Another study, published in the European Journal of Nutrition in 2019, examined the amount of flavonoids – chemical molecules found in fruits – eaten during the teen years and compared that with blood sugar data during adulthood. Researchers found that teens who ate more fruit and vegetables had a lower risk of type 2 diabetes as adults.
The best fruits for diabetics
In saying fruit can be healthy for diabetics, “I am referring to fresh fruit, not canned or processed and not dried fruit,” Besser says. “Those have a higher sugar content, as the water has been removed, so you tend to eat more volume of dried fruit compared to fresh, and this will cause sugar spikes.”
And even among fresh fruits, certain types are best, depending on their sugar and water content, as well as a measurement called the glycemic index (GI).
This scale measures how quickly foods will cause blood sugar levels to rise, with a higher number indicating a more rapid spike in blood sugars, which can be dangerous for diabetics.
The following fruits have a low GI:
- Avocado: 15
- Apple: 36
- Orange: 43
- Banana: 51
These fruits have a higher GI and sugar content:
- Mango: 56
- Grapes: 59
- Watermelon: 76
But GI isn’t everything – water content also matters. For example, even though watermelon has a high GI, it can still be a relatively safe option because it’s made up of 92% water.
“It is laden with sugar, but due to its high water content, the amount of sugar per serving ends up being reasonable,” says Orville Kolterman, MD, chief medical officer at Pendulum, a company that makes products to help control glucose levels.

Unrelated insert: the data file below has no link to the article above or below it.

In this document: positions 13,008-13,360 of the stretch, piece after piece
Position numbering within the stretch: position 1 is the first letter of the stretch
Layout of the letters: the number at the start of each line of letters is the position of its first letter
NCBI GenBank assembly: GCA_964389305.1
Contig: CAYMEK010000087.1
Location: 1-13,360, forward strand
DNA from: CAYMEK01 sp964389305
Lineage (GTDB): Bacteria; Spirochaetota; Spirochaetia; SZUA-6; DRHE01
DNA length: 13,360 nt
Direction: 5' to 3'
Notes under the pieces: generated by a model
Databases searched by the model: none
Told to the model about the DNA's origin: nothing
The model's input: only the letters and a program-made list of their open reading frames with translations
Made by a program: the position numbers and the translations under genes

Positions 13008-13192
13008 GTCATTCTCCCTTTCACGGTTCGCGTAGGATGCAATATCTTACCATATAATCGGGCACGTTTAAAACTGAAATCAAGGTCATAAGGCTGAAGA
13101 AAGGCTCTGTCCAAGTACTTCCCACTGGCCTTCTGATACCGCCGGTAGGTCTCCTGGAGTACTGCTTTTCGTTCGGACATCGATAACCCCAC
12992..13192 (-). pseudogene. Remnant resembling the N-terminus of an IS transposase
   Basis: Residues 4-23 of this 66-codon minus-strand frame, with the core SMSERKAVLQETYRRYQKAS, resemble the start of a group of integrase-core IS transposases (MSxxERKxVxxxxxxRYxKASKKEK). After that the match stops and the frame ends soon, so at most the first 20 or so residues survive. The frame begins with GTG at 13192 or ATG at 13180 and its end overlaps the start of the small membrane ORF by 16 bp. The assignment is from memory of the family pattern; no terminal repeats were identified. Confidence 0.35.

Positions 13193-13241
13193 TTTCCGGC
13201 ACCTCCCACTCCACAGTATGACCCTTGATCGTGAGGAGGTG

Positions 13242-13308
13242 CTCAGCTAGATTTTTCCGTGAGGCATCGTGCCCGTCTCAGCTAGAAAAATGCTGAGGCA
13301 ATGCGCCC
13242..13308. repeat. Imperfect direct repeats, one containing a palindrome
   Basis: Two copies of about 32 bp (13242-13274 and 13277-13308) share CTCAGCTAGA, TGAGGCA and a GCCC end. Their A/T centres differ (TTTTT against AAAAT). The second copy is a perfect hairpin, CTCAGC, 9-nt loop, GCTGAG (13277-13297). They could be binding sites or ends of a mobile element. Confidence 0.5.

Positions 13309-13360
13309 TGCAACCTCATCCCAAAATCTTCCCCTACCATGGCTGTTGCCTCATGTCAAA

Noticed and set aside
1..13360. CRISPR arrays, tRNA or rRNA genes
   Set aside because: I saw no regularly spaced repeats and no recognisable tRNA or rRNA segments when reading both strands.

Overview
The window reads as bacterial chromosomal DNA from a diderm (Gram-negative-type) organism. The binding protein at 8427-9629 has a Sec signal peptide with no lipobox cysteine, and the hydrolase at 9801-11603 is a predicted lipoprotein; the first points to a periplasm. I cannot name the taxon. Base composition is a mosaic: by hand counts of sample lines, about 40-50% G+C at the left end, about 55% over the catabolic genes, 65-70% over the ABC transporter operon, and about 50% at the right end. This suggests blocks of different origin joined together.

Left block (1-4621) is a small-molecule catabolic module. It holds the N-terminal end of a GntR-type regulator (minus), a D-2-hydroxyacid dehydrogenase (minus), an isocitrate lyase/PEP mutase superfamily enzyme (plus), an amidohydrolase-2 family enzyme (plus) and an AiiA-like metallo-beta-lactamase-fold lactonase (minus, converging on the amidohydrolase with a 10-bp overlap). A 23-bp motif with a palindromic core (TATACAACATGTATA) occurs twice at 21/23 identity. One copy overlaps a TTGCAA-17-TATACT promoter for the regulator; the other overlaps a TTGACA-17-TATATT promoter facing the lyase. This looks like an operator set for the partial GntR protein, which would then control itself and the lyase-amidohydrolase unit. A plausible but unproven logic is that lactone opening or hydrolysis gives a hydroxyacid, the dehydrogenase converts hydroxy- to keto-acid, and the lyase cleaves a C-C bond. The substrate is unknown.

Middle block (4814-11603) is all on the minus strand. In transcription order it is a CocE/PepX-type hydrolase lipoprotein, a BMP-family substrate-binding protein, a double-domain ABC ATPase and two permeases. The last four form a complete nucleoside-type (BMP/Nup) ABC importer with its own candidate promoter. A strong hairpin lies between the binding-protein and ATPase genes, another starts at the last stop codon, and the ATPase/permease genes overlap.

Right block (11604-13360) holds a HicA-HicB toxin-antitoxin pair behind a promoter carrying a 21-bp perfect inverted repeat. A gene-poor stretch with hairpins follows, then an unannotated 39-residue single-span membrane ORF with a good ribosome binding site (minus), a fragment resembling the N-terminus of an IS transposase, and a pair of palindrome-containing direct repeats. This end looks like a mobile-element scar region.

Fruits can also affect diabetics in different ways, depending on their specific circumstances. The best way to know how each fruit will affect your body is to check your blood sugar right before and 1 to 2 hours after eating fruit to see how you personally respond.
How much fruit you should eat
“The secrets to success for patients with diabetes are to pick fruits which are low in sugar content and control the portion size that is ingested,” Kolterman says.
Portion control is important when eating fruit, according to the American Diabetes Association (ADA). While it can vary depending on the size and type of fruit, in general, a single portion of fruit – one piece of whole fruit or a 1/2 cup of sliced fruit – contains roughly 15 grams of carbohydrates, which is considered one carb serving.
Most adults with diabetes should eat 3 to 4 carb servings per meal and 1 carb serving per snack, though you should check with your doctor to develop an individualized eating plan. The ADA recommends “exchanging” carbohydrates from dairy or grains if you’re going to eat a piece of fruit. This ensures that you’re still limiting your carbohydrate intake.
Overall, speaking with your doctor or a registered dietitian can help you craft an eating plan – including fruit – to meet your specific needs.
Related stories from Health Reference:
- Orange juice isn’t as healthy as it seems, and experts say it shouldn’t be considered a health food – here’s why
- White rice spikes blood sugar levels and ‘has almost the same effect as eating pure table sugar,’ according to Harvard Medical School
- Is diabetes genetic? Both type 1 and type 2 are influenced by family history – here’s how to know your risk